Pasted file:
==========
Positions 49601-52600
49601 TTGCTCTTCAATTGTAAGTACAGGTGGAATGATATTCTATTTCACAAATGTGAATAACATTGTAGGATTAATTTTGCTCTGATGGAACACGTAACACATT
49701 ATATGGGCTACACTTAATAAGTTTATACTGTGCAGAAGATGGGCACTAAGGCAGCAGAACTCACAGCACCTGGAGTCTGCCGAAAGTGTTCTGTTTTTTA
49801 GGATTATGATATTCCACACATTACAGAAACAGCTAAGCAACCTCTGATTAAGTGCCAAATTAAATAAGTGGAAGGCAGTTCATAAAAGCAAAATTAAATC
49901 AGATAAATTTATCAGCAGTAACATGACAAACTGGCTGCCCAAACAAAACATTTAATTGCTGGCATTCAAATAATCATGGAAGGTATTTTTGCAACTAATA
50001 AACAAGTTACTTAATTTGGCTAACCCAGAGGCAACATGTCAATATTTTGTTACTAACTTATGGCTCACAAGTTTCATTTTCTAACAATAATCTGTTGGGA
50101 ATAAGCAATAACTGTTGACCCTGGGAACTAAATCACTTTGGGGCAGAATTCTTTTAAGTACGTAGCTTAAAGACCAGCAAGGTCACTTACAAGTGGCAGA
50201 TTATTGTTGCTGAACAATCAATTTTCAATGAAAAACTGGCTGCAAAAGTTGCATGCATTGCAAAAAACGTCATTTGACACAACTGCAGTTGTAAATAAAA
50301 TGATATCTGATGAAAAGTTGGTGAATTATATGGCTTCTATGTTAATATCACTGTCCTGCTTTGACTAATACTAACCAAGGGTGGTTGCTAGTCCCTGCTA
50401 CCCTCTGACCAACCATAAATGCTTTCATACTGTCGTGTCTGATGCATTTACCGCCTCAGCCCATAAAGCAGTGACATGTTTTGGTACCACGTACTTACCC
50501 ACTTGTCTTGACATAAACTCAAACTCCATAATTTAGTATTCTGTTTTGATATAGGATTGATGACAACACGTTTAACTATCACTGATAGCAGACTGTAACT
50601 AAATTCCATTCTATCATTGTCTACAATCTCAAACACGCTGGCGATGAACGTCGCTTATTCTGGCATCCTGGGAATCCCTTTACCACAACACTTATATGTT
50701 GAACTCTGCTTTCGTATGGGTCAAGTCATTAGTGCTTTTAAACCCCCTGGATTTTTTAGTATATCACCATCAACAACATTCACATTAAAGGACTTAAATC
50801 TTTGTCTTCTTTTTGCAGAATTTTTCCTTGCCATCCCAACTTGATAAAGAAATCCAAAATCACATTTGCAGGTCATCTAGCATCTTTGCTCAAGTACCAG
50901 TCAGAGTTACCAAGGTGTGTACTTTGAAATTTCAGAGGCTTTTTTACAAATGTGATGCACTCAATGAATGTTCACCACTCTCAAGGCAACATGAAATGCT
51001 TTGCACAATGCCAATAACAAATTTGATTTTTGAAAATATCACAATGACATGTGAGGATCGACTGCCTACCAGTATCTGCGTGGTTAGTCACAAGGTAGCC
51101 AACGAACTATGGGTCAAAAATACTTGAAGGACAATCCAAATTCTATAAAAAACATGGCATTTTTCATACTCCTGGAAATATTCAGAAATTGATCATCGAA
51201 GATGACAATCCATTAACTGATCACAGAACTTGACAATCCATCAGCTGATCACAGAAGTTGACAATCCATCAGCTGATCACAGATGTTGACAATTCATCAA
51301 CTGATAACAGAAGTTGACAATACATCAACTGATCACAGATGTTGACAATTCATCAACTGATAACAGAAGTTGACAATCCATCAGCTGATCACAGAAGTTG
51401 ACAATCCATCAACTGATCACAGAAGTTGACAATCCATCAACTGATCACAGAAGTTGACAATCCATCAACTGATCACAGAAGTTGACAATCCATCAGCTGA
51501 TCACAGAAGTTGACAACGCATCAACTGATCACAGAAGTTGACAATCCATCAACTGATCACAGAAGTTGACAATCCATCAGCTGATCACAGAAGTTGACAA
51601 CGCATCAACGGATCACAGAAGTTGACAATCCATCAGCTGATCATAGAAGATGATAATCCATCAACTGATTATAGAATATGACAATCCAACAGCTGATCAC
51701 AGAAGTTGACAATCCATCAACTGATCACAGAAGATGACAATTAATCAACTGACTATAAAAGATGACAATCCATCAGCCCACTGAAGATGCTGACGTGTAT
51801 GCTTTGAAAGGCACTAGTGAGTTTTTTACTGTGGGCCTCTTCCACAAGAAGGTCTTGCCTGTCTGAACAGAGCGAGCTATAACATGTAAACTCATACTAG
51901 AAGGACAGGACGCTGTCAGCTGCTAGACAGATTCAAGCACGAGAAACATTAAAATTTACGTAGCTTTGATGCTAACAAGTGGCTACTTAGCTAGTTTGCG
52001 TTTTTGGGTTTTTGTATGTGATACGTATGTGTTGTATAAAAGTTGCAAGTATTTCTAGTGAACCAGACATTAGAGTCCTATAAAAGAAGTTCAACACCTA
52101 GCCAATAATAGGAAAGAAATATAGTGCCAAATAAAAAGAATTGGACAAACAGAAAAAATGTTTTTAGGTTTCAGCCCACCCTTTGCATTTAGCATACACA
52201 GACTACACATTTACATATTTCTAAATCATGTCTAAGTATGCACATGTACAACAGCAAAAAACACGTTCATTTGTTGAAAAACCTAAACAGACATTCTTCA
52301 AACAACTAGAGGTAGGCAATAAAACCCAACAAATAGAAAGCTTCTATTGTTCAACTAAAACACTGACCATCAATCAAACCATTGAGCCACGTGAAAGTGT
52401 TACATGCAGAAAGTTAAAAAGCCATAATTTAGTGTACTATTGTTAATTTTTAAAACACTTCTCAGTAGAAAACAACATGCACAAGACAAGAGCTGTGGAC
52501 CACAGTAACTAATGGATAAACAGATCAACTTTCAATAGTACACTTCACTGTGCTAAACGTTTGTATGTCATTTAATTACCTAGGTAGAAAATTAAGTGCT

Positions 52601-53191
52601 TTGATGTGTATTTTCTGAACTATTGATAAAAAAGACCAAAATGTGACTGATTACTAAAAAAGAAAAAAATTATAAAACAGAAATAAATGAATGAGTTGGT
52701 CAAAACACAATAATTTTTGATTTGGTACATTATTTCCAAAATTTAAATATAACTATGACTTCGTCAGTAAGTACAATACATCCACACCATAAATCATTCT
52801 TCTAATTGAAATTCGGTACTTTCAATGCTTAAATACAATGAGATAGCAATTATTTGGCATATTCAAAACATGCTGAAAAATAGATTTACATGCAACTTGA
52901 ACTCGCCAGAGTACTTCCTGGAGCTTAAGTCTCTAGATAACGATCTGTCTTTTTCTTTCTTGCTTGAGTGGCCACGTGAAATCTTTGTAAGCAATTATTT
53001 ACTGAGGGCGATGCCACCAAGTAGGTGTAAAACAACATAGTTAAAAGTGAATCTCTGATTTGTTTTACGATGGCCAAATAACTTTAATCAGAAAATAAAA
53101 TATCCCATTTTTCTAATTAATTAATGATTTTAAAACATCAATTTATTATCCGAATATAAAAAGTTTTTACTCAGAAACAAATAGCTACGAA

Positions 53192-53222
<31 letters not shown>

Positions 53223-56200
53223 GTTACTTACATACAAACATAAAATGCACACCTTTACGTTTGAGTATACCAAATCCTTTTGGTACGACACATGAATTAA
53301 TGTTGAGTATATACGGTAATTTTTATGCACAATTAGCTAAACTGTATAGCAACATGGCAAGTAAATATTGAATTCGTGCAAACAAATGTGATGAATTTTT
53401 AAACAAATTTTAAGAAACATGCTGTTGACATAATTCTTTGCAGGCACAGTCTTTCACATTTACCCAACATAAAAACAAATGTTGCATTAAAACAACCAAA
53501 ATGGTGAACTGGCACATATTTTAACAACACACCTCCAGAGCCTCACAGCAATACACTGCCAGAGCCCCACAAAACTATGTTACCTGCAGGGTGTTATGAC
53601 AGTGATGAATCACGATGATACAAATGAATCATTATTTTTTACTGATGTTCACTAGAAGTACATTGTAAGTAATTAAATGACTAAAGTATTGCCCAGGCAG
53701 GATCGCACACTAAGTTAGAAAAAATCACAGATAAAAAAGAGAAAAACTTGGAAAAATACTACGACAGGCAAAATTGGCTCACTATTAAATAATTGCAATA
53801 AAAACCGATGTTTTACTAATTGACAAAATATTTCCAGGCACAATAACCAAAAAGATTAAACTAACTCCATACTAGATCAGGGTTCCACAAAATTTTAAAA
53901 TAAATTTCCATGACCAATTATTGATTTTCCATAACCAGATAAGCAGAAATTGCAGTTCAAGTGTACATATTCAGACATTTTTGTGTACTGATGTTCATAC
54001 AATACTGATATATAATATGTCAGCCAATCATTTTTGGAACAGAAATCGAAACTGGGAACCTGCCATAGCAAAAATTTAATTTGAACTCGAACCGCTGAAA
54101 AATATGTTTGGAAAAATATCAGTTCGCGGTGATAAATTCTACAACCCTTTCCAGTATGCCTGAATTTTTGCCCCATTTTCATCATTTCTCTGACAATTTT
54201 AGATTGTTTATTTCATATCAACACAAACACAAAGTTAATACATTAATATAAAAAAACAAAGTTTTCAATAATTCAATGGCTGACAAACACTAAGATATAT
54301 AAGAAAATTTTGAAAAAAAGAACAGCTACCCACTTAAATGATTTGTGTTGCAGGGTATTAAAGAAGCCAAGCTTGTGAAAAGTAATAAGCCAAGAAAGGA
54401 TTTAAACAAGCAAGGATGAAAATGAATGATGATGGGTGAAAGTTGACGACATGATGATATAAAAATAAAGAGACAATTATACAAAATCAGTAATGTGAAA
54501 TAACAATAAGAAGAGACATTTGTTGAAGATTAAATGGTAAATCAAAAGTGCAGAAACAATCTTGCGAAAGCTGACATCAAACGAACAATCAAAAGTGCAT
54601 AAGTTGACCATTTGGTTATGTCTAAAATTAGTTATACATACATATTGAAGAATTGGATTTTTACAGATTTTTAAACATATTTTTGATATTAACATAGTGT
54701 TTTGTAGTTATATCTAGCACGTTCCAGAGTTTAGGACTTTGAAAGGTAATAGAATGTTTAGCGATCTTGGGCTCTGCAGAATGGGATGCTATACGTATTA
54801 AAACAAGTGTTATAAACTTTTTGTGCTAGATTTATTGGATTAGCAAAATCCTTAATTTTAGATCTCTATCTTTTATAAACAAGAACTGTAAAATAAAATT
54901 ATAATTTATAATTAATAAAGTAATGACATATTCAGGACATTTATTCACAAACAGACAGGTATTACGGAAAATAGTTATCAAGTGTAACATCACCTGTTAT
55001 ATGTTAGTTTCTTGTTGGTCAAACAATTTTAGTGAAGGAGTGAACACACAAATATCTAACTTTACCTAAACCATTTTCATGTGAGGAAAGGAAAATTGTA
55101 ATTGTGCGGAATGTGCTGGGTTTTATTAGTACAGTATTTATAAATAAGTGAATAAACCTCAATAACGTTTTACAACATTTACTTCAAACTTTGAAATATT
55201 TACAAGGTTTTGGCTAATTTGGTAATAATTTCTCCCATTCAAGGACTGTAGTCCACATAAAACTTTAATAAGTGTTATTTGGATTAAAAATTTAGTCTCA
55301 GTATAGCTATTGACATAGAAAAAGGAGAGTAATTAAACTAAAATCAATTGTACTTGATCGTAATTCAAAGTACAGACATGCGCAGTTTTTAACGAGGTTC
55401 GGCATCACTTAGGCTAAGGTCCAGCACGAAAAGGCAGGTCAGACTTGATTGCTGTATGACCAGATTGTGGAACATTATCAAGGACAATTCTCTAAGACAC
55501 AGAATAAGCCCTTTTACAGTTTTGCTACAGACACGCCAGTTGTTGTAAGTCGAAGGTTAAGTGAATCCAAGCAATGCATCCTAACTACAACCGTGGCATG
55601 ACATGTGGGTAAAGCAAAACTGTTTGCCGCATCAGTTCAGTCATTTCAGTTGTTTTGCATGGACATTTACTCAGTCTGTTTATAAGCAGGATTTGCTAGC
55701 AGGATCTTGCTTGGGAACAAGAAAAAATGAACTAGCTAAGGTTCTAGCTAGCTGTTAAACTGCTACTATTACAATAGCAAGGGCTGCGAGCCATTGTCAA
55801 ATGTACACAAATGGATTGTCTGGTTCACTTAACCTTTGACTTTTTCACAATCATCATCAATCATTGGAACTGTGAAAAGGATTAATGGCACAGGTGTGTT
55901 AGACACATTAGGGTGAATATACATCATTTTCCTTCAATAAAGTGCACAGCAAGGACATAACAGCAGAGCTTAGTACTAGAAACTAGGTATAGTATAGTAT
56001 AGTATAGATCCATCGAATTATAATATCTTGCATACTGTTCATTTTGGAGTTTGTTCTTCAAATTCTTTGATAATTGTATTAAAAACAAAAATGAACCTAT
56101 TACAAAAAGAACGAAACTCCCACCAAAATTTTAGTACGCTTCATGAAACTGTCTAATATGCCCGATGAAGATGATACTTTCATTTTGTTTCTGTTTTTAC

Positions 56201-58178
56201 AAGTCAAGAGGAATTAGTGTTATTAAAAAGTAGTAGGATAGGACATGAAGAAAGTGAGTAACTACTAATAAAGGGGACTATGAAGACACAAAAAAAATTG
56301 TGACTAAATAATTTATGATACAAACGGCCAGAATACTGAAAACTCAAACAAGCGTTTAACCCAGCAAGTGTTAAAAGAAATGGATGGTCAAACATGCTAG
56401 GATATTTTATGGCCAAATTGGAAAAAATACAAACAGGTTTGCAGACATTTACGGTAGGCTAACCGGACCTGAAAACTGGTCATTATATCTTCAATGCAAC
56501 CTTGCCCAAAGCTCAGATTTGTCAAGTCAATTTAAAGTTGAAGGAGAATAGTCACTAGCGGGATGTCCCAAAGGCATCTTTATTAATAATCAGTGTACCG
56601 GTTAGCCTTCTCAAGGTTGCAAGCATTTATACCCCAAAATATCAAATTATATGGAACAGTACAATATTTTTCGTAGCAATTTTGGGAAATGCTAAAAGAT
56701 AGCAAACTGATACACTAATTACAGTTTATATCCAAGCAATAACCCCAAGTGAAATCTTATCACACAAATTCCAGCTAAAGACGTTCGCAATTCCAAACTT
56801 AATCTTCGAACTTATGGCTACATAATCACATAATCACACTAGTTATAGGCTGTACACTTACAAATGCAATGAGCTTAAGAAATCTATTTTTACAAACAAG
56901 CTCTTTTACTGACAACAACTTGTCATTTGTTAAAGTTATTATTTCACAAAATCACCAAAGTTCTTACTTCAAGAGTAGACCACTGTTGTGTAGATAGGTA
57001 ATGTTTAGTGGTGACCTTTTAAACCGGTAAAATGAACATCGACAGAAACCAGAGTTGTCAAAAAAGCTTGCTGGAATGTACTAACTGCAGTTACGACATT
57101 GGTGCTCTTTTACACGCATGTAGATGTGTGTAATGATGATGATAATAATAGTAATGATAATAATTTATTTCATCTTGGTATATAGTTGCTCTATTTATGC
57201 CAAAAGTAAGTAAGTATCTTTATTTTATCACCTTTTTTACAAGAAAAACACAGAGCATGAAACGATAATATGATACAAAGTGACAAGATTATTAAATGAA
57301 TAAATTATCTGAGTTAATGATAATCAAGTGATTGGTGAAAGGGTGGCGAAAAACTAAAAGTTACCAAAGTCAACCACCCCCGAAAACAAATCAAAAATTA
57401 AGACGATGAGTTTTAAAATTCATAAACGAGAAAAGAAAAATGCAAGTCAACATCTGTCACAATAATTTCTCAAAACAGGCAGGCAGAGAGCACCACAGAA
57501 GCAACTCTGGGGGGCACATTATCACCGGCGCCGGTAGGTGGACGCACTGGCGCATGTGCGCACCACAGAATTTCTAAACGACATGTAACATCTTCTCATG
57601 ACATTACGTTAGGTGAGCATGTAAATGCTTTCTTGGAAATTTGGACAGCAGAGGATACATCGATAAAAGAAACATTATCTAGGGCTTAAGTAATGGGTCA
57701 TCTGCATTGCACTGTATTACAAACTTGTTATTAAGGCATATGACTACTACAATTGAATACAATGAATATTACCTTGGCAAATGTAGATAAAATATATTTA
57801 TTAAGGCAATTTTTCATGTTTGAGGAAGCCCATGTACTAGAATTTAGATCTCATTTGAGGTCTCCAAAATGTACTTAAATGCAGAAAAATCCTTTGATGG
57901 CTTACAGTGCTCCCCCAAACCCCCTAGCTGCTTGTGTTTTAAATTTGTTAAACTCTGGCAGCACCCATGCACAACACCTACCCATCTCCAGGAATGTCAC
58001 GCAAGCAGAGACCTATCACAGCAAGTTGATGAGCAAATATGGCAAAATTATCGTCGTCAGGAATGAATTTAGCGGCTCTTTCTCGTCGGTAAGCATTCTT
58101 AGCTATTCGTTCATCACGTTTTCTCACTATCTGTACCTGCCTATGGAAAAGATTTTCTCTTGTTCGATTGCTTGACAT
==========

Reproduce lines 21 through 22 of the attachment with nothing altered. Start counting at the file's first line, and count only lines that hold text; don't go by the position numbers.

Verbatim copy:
51501 TCACAGAAGTTGACAACGCATCAACTGATCACAGAAGTTGACAATCCATCAACTGATCACAGAAGTTGACAATCCATCAGCTGATCACAGAAGTTGACAA
51601 CGCATCAACGGATCACAGAAGTTGACAATCCATCAGCTGATCATAGAAGATGATAATCCATCAACTGATTATAGAATATGACAATCCAACAGCTGATCAC